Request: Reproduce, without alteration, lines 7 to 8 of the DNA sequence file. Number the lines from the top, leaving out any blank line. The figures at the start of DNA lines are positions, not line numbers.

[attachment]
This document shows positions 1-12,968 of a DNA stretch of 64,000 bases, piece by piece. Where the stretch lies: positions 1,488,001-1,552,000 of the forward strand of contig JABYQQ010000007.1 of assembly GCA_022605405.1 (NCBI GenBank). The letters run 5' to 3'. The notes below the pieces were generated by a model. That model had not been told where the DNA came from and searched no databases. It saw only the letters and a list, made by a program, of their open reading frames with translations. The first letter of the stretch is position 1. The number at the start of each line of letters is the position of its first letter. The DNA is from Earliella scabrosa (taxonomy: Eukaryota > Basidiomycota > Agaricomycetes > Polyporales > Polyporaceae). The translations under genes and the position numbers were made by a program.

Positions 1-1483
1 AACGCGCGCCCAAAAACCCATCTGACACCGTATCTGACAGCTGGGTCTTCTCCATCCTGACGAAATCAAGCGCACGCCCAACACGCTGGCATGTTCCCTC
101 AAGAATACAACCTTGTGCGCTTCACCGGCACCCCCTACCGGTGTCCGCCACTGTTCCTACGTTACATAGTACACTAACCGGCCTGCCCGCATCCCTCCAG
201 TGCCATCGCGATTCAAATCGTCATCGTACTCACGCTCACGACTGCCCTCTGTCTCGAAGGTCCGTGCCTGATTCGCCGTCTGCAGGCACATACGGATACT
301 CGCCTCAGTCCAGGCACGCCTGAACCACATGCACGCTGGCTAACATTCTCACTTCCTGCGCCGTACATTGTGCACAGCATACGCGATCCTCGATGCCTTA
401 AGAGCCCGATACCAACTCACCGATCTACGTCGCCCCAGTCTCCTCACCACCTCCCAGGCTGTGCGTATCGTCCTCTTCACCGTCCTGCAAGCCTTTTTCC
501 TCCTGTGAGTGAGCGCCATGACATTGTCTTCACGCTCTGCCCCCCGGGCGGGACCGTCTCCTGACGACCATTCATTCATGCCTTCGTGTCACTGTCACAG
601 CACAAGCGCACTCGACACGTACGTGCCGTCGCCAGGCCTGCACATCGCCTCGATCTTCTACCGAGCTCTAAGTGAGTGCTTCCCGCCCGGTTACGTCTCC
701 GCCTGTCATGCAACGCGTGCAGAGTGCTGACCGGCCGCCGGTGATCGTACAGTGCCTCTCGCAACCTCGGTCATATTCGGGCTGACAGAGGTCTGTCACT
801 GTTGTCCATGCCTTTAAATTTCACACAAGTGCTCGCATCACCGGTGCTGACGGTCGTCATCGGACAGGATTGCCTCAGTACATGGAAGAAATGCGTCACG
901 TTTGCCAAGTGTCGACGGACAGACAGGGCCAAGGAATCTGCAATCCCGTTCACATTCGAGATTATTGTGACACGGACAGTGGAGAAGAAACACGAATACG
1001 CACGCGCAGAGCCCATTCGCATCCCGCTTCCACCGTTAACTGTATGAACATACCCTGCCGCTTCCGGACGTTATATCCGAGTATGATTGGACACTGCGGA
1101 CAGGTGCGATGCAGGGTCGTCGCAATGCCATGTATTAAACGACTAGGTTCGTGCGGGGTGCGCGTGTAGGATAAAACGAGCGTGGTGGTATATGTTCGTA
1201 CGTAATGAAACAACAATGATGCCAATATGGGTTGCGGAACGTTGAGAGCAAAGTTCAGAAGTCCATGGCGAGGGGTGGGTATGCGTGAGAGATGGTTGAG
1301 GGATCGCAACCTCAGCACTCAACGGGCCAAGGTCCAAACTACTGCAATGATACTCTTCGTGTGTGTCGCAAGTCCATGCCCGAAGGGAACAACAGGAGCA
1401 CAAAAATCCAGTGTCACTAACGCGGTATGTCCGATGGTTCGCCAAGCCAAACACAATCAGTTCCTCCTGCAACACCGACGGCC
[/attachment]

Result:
401 AGAGCCCGATACCAACTCACCGATCTACGTCGCCCCAGTCTCCTCACCACCTCCCAGGCTGTGCGTATCGTCCTCTTCACCGTCCTGCAAGCCTTTTTCC
501 TCCTGTGAGTGAGCGCCATGACATTGTCTTCACGCTCTGCCCCCCGGGCGGGACCGTCTCCTGACGACCATTCATTCATGCCTTCGTGTCACTGTCACAG